|Publication number||US5395741 A|
|Application number||US 08/173,292|
|Publication date||Mar 7, 1995|
|Filing date||Dec 22, 1993|
|Priority date||Dec 22, 1993|
|Also published as||DE69413373D1, DE69413373T2, EP0661569A1, EP0661569B1|
|Publication number||08173292, 173292, US 5395741 A, US 5395741A, US-A-5395741, US5395741 A, US5395741A|
|Inventors||Herschel M. Marchman|
|Original Assignee||At&T Corp.|
|Export Citation||BiBTeX, EndNote, RefMan|
|Patent Citations (7), Non-Patent Citations (6), Referenced by (14), Classifications (27), Legal Events (8)|
|External Links: USPTO, USPTO Assignment, Espacenet|
This invention relates to probe devices, and more particularly to metrological fiber probe devices and to methods of making them.
More than 100 years ago, the famous physicist Ernst Abbe described a fundamental limitation of any microscope that relies on any lens or system of lenses in an imaging system to focus light or other radiation: diffraction obscures (maes fuzzy) those details of the image that are smaller in size than approximately one-half the wavelength of the radiation. See "Scanned-Probe Microscopes" by H. Kumar Wickramasinghe, published in Scientific American, Vol. 261, No. 4, pp. 98-105 (October 1989). In other words, the resolution of the microscope is limited by the wavelength of the radiation. In order to circumvent this limitation, researchers have investigated the use of, inter alia, various types of imaging probes. Scanning tunneling microscopy (hereinafter "STM") devices, atomic force microscopy (hereinafter "AFM") devices, and near-field scanning optical microscopy (hereinafter "NSOM") are some examples of different types of probe microscopes.
In STM, a metallic probe is brought sufficiently close to a conducting sample surface such that a small tunneling current is established. The magnitude of this current is extremely dependent on the tip-to-sample distance (i.e., topography of the sample surface). The tip is allowed to scan laterally across the (irregular) surface of the sample body with several angstroms separation between tip and sample in order to achieve imaging with atomic-scale resolution. The tunneling current, and hence the tip-to-sample separation, is detected and controlled by an electromechanical feedback servomechanism. In AFM, imaging is achieved in a similar manner to that of the STM except that the atomic forces (either short-range repulsive or long-range attractive) are detected instead of tunneling current. An obvious advantage to this technique is that the tip and sample do not have to be conductive, all materials exert atomic forces.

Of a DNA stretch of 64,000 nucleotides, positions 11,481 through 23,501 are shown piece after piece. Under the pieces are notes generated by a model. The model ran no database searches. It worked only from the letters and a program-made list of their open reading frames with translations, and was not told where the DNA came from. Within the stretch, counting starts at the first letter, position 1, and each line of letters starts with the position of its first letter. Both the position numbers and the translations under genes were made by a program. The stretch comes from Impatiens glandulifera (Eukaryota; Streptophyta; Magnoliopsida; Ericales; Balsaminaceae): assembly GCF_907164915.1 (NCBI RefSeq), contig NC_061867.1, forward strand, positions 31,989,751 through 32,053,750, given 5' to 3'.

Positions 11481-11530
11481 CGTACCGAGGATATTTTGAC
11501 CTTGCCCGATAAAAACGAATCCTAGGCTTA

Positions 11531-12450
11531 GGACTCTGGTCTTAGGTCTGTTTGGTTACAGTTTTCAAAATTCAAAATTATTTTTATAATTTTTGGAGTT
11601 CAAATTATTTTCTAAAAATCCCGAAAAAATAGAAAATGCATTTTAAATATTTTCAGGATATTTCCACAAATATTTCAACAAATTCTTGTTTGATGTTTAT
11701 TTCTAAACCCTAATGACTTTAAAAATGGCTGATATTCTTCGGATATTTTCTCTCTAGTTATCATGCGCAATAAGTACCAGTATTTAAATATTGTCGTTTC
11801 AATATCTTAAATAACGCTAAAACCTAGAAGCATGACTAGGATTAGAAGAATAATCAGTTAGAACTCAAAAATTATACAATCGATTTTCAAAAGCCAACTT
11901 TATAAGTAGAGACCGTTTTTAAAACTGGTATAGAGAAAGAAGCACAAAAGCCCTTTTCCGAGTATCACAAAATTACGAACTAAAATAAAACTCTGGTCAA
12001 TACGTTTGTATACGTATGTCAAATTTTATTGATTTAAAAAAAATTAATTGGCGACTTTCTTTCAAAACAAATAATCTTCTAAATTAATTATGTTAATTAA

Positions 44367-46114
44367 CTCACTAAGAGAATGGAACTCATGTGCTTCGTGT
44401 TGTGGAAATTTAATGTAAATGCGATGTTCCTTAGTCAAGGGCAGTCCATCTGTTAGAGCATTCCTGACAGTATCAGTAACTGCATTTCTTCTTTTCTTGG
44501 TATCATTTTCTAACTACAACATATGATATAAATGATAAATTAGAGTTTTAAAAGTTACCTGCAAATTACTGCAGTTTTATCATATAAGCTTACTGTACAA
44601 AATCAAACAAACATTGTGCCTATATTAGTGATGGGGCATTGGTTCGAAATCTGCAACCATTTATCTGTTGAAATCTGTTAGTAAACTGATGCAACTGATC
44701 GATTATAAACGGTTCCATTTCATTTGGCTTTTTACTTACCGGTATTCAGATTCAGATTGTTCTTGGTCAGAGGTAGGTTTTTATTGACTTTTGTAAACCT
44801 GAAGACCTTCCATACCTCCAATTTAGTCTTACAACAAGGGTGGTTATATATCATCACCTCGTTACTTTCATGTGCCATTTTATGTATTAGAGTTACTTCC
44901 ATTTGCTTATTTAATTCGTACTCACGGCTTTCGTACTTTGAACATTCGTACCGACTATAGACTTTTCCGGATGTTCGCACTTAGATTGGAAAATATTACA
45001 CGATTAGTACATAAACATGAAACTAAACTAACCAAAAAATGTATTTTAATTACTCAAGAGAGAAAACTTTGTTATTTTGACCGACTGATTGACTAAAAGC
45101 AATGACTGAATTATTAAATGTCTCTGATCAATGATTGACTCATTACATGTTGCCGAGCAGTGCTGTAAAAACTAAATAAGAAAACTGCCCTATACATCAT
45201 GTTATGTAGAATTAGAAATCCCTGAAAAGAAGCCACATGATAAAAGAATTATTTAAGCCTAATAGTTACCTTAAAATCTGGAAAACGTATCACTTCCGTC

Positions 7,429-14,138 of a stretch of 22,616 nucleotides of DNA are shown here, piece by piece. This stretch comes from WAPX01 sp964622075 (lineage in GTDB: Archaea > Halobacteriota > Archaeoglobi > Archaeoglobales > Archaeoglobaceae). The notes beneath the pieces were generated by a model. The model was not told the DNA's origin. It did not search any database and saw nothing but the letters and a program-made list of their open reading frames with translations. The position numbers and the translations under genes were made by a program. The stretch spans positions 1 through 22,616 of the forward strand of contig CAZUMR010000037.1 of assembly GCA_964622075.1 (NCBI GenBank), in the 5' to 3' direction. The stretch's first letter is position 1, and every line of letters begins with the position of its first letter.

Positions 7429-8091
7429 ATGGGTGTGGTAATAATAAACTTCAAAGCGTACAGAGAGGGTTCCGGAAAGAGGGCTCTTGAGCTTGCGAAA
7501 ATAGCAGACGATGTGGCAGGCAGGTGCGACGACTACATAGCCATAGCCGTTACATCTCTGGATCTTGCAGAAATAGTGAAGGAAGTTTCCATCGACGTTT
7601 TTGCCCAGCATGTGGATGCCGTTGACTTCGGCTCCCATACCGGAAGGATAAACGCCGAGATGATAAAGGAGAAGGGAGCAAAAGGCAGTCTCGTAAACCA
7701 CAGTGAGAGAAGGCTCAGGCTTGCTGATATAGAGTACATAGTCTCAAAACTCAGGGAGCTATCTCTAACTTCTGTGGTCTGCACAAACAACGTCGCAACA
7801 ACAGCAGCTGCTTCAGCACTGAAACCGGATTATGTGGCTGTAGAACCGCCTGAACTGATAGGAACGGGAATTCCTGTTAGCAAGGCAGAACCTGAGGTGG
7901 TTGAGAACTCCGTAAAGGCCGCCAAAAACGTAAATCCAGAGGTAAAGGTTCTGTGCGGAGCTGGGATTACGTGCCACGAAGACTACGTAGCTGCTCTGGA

An NSOM device is typically comprised of an aperture located at the tip of an elongated optical probe, the aperture having a (largest dimension that is smaller than approximately the wavelength of the optical radiation that is being used. During device operation, the probe is positioned in close proximity to the surface of a sample body. The aperture of the probe is then allowed to scan across the surface of the sample body at distances of separation therefrom all of which distances are characterized by mutually equal forces components exerted on the probe device in the direction perpendicular to the global (overall) surface of the sample body, the scanning being detected and controlled by an electromechanical feedback servomechanism as was the case in STM and AFM.
For example, U.S. Pat. No. 4,604,520, describes, inter alia, a probe device having an aperture located at the tip of a cladder glass fiber that has been coated with a metallic layer. The aperture is drilled into the metallic layer at the tip of the fiber at a location that is coaxed with the fiber. The (immediate) neighborhood of the tip is composed of a section of solid glass fiber that has obliquely sloping (truncated conical) sidewalls, whereby the sidewalls do not form a cylinder of any kind. Therefore, as the probe device laterally scans a rough surface, the calculations required to determine the desired information on the actual contours (actual profile) of the surface of the sample body require prior detailed knowledge of the slanting contours of the sidewalls of the probe, and these calculations typically do not yield accurate metrological determinations of the desired profile of the contours of the surface of the sample body, especially at locations of the surface of the sample body where sudden jumps (vertical jumps) thereof are located. In addition, fabrication of the probe device is complex and expensive, especially because of the need for drilling the aperture coaxially with the fiber.